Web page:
FROM THE ECONOMIST INTELLIGENCE UNIT
Portuguese leaders declared a closely watched bond auction a success yesterday, after the sovereign managed to raise €1.25bn in four-year and ten-year notes. Although there was considerable demand for the debt, Portugal still had to pay an expensive interest rate on its borrowing, with the four-year unit costing 5.4% and the ten-year charging 6.7%. The fact that Portugal managed to raise debt at all in the market was well received across the euro area, but it does nothing to mask the underlying obstacles to Portugal’s fiscal and economic health in the coming years. Unfavourable debt dynamics mean it remains a question of when, rather than if, the country will have to access the joint EU/IMF emergency credit facilities. It is unlikely to be able to delay the process beyond the middle of 2011.
The minority Socialist Party (PS) government faces an immense task to reduce the budget deficit from 9.4% of GDP in 2009 to 3% of GDP by 2013, as agreed with the European Commission. With the support of the main opposition Social Democratic Party (PSD), two fiscal packages have already been agreed, which raise a range of taxes, especially value-added tax (VAT) by 3 percentage points in total, and cut public-sector wages and capital expenditure, along with a range of other measures. However, the government is struggling to rein in expenditure growth and had to resort to one-off measures to meet the 2010 deficit target of 7.3% of GDP, damaging the credibility of its fiscal consolidation efforts. As these moves serve to mask the (worse) underlying budget position, the Economist Intelligence Unit forecasts that Portugal will miss by some distance its budget deficit target in 2011 (of 4.6% of GDP) because its starting point will hardly be better than in 2010. Fiscal consolidation efforts in 2011-12 are likely to be hampered by the economy returning to recession, which in turn will reduce fiscal revenue and raise transfer payments.
With these difficulties in mind, the case for Portugal trying to remain outside the EU/IMF emergency credit facilities, the cornerstone of which is the €440bn European Financial Stability Facility (EFSF), is becoming more and more difficult to justify. The interest rate from the facility being charged to Ireland—believed to be around 5.5%—is effectively what Portugal had to pay for borrowing for four years from the markets at yesterday’s auction. Yet, by accessing the EFSF, Portugal would be provided with sufficient funding at a pre-defined interest rate until at least 2013 (the country will require, and be provided with, funding for longer than this). Official funding would provide some much-needed stability to Portuguese external financing, and allow the government to pursue its fiscal consolidation programme without the distractions of worrying whether the next chunk of funding will be forthcoming.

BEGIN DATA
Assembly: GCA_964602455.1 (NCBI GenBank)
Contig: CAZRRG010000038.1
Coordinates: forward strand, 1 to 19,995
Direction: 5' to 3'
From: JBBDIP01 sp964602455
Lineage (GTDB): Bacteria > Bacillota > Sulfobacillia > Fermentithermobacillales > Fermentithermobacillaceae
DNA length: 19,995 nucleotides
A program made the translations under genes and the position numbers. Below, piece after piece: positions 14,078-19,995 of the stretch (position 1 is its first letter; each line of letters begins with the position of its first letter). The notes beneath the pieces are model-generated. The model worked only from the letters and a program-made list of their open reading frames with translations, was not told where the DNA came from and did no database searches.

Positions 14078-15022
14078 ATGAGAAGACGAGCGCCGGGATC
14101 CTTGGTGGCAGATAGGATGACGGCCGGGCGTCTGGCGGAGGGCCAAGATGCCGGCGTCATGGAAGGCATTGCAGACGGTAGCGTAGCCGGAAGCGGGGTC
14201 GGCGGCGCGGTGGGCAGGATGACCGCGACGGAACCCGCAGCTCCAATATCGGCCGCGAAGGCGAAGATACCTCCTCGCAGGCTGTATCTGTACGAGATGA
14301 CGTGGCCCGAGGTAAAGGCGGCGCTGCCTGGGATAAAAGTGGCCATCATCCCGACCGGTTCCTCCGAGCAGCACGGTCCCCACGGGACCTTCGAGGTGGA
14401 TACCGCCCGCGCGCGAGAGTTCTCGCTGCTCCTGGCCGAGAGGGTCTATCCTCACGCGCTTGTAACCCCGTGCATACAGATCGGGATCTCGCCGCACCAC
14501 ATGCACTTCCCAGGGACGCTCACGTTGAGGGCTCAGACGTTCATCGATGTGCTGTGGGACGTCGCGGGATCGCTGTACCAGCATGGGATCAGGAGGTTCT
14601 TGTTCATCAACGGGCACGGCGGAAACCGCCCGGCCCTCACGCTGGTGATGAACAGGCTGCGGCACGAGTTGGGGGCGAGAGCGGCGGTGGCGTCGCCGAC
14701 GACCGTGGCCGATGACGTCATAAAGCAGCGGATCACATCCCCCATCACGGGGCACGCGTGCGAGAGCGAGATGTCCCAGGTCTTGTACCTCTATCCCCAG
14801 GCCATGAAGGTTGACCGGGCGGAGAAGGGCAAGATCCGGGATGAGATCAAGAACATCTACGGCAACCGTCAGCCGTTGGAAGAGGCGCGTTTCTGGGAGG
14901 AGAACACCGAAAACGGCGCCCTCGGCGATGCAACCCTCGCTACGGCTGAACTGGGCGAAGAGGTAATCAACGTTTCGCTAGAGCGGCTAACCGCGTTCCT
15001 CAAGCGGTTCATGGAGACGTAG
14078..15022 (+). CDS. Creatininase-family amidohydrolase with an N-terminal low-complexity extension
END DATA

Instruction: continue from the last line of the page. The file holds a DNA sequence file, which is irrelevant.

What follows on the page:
EU/IMF intervention is certainly no panacea. It would come with strict conditions attached, such as structural reform demands and fiscal targets. However, it would also make fiscal consolidation efforts more credible and transparent. The external intervention would also be likely to push the government towards more serious action to reduce the size of the wider public sector, which is outside the general government accounts but receives large transfers from the public purse.
Neither this nor the rest of the budgetary cuts are politically palatable, of course, and Portuguese leaders continue to work hard to avoid accessing the emergency credit facility. For the next few months—with ongoing intervention by the European Central Bank (ECB) in the secondary debt market helping to keep a lid on yields—Portugal may well experience more “successful” debt auctions. However, we still expect the country to succumb to the financial pressures of sovereign debt markets and eventually have to access the EU/IMF facilities. Indeed, German, French and wider EU pressure may see Portugal reach that point more quickly, because European leaders are likely to become more and more worried about the contagion risk of the Portuguese funding crisis on other wobbling euro area countries.
In a bid to reduce uncertainty and instability in financial markets, we expect Portugal to have to take a bailout sometime in the first half of 2011. This will mark the end of the beginning in terms of fiscal consolidation, for once this occurs, many more hard decisions on fiscal retrenchment will become necessary. Debt interest payments will continue to rise, as the EU has insisted on a high bailout interest rate to avoid accusations of fostering moral hazard. The process will play out against a background of weak GDP growth. The private sector (households and companies) holds extremely high levels of debt, lowering their capacity to absorb fiscal cuts and worsening their own financial situations. This has the potential for negative knock-on effects to banks’ balance sheets. Portuguese public debt is expected to continue to rise at a sharp pace for some years yet and is unlikely to stabilise before reaching 100% of GDP.
There is a high risk that Portugal will not be able to service fully its public debt in the medium to long term. If other peripheral euro area countries restructure their public debt in coming years, Portugal may be tempted to do the same. Given these enormous obstacles, setting aside the challenges of raising money on capital markets may soon become a more attractive proposition to Portuguese policymakers.